Canola contracts traded on the ICE Futures Canada platform hit fresh contract highs yet again during the week ended Jan. 21, as the underlying technicals and fundamentals continue to point higher.
It’s the same old story in canola as it’s been for the past couple of months. End-user demand is strong, supplies are tightening and just about everyone is bullish. Farmers don’t want to sell if they don’t have to, especially with so many signals pointing higher. A correction is inevitable, and when it comes, the drop could be sharp. However, in the meantime, why knock a good thing?
While Canadian production was down on the year, weekly Canadian Grain Commission data show the export pace is right in line with the level in 2009-10, while the domestic crush is far surpassing the year-ago level. As of Jan. 16, Canada had exported just under 3.3 million tonnes of canola during the crop year to date,
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which compares with 3.25 million at the same point the previous year. The domestic crush of 2.6 million compares with 1.9 million a year ago. All that translates into tightening stocks, which bodes well for prices.
On the technical side, the March canola contract hit an intra-session high of $608.60 on Jan. 19. The large speculative funds continue to be bullish, according to market participants who said the eventual upward target could be anywhere from $650 to $700, depending on how long the funds keep buying. However, that speculative money is tied to activity in the outside financial and commodity markets, with the flows into canola dictated by what happens elsewhere.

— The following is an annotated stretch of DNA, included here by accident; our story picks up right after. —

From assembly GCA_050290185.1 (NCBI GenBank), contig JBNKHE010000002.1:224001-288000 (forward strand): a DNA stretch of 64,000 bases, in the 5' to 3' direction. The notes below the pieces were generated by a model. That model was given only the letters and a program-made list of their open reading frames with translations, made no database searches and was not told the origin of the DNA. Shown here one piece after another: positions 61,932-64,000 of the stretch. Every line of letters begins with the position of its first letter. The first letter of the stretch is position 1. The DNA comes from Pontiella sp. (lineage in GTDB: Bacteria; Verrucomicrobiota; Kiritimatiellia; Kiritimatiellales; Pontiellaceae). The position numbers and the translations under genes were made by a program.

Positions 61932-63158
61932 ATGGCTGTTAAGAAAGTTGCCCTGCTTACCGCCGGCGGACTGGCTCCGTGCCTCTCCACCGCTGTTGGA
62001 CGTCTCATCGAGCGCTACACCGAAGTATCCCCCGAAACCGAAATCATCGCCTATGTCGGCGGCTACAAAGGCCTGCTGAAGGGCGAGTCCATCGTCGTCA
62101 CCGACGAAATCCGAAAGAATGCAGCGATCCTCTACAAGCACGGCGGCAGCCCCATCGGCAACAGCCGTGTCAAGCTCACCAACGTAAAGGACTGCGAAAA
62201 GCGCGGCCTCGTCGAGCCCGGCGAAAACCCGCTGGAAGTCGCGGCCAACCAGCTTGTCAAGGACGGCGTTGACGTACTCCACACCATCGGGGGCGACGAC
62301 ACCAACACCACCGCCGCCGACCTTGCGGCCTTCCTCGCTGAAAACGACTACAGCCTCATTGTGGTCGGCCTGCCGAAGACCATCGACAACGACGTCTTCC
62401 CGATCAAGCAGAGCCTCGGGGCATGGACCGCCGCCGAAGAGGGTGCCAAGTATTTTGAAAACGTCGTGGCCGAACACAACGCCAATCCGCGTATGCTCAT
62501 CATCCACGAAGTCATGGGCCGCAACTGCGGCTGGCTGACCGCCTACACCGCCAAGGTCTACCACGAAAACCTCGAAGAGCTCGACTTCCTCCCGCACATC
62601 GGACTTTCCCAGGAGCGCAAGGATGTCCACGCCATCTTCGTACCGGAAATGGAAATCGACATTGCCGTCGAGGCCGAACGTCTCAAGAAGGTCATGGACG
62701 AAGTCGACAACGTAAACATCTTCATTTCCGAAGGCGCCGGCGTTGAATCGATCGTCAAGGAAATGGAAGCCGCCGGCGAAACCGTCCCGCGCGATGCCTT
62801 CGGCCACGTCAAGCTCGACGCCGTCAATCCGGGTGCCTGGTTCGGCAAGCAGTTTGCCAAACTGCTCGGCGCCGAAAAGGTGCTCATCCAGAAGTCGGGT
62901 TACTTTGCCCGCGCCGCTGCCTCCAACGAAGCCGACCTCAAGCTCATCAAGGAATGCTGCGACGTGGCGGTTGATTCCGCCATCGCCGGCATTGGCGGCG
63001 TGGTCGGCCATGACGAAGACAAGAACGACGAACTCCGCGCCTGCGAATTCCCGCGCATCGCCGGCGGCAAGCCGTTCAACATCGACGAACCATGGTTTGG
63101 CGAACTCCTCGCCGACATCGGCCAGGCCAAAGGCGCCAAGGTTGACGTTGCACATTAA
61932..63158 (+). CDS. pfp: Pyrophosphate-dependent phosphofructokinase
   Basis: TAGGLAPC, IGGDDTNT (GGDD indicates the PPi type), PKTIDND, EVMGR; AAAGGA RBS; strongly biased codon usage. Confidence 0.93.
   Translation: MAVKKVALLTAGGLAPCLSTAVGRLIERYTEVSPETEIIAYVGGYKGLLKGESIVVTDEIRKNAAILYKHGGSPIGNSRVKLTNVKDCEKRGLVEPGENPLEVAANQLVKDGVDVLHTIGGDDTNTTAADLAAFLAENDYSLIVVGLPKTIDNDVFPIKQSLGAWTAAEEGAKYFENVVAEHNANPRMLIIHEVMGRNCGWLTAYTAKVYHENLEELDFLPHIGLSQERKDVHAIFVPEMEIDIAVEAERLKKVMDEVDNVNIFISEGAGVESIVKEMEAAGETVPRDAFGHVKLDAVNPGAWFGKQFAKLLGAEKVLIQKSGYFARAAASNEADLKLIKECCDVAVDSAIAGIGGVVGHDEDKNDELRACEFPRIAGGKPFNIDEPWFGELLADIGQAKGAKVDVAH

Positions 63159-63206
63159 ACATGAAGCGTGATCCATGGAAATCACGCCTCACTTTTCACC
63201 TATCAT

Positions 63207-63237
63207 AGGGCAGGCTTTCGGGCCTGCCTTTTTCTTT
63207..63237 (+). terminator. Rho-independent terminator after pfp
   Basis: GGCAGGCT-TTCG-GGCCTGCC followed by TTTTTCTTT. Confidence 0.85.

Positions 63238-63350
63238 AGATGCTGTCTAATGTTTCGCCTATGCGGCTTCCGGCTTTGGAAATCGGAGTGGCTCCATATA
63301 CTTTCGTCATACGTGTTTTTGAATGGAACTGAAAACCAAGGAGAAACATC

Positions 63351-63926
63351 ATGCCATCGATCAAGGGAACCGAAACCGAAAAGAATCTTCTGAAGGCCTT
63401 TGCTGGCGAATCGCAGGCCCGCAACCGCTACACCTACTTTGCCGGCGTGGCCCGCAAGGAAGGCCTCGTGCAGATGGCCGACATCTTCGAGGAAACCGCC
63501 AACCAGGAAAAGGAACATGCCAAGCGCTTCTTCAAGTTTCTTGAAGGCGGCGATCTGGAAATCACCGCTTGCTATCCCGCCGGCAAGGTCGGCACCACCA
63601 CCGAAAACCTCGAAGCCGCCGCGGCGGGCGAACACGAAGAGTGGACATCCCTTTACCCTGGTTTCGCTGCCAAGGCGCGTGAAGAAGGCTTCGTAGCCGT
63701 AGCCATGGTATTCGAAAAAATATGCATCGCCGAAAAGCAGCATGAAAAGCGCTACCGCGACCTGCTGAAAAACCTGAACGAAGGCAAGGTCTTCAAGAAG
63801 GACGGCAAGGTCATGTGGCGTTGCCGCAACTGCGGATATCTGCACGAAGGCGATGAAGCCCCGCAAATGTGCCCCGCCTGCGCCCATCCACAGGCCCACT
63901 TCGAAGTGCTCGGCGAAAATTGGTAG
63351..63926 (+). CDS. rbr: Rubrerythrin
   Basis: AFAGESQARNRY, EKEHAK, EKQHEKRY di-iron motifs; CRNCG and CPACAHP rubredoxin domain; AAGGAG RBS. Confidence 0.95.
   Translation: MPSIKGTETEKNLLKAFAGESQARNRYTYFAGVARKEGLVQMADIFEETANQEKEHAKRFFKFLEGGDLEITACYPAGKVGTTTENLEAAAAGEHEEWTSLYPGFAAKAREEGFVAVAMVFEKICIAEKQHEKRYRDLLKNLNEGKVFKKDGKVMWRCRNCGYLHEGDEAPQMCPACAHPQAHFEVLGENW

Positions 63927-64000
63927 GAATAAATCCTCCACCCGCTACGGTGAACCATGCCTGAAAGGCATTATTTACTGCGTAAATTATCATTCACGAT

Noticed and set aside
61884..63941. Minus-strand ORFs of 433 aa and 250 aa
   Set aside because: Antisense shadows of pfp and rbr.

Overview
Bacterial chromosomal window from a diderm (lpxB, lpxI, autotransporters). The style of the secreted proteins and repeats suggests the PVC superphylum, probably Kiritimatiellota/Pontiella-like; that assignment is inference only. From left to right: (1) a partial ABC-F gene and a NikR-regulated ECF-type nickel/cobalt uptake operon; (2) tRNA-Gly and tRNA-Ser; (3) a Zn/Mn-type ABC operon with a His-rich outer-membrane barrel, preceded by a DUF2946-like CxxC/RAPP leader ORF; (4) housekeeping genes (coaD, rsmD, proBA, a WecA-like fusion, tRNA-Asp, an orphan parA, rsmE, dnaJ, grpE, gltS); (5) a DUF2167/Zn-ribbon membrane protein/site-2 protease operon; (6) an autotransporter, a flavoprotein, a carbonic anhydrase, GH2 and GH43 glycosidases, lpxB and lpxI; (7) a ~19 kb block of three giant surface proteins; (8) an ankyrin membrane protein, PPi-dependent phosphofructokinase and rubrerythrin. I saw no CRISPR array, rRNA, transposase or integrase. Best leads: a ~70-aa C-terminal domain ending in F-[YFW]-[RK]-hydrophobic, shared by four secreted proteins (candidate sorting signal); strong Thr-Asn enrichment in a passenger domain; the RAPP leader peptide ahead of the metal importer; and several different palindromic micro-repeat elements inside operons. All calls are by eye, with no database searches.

Corn and wheat in the U.S. also moved up during the week, but soybeans ended mixed. The nearby months in soybeans came under some pressure as crop conditions improved in Argentina. The more deferred positions were stronger, though, as the fight for acres between corn and beans heats up heading into the spring.
A visit by Chinese President Hu Jintao to the U.S. during the week included the signing of an agreement that would see U.S. soybean sales to the country to the tune of US$1.8 billion. As some analysts have pointed out, the agreement is only a piece of paper, but it does put an official stamp on the expectations for continued strong soybean exports.
Wheat posted the largest advances in the U.S., as export demand and global weather concerns in a number of key wheat-producing regions came to the forefront. Canada’s higher-than-normal proportion of feed-quality wheat is playing a part in that supply tightness, although some of that lower-quality wheat will be blended to find its way into food markets.
The political unrest in Tunisia, brought on by rising food costs in the North African country, also accounted for some of the demand in wheat as other buyers in the region look to secure supplies from the ever-dwindling global pot.
A report put out by the International Grains Council during the week forecast that the strength of the global wheat market would lead to an increase in area of about three per cent in 2011-12. Assuming average yields, that would see production around the world increase to 670 million tonnes, from 647 million.
Canadian wheat production can only do better on the year, at least if the weather co-operates. However, the acreage situation may not increase to the same extent as the global projections, as other crops can generate more cash, more quickly.
Price comparisons put out by the Saskatchewan government show canola as the clear winner as far as profitability is concerned, with flax, lentils and canaryseed also coming in above spring wheat. In Manitoba, soybeans and corn also look like good cropping options at this early stage, at least in the Red River Valley.
Phil Franz-Warkentin and Brent Harder write for Commodity News Service Canada, a Winnipeg company specializing in grain and commodity market reporting.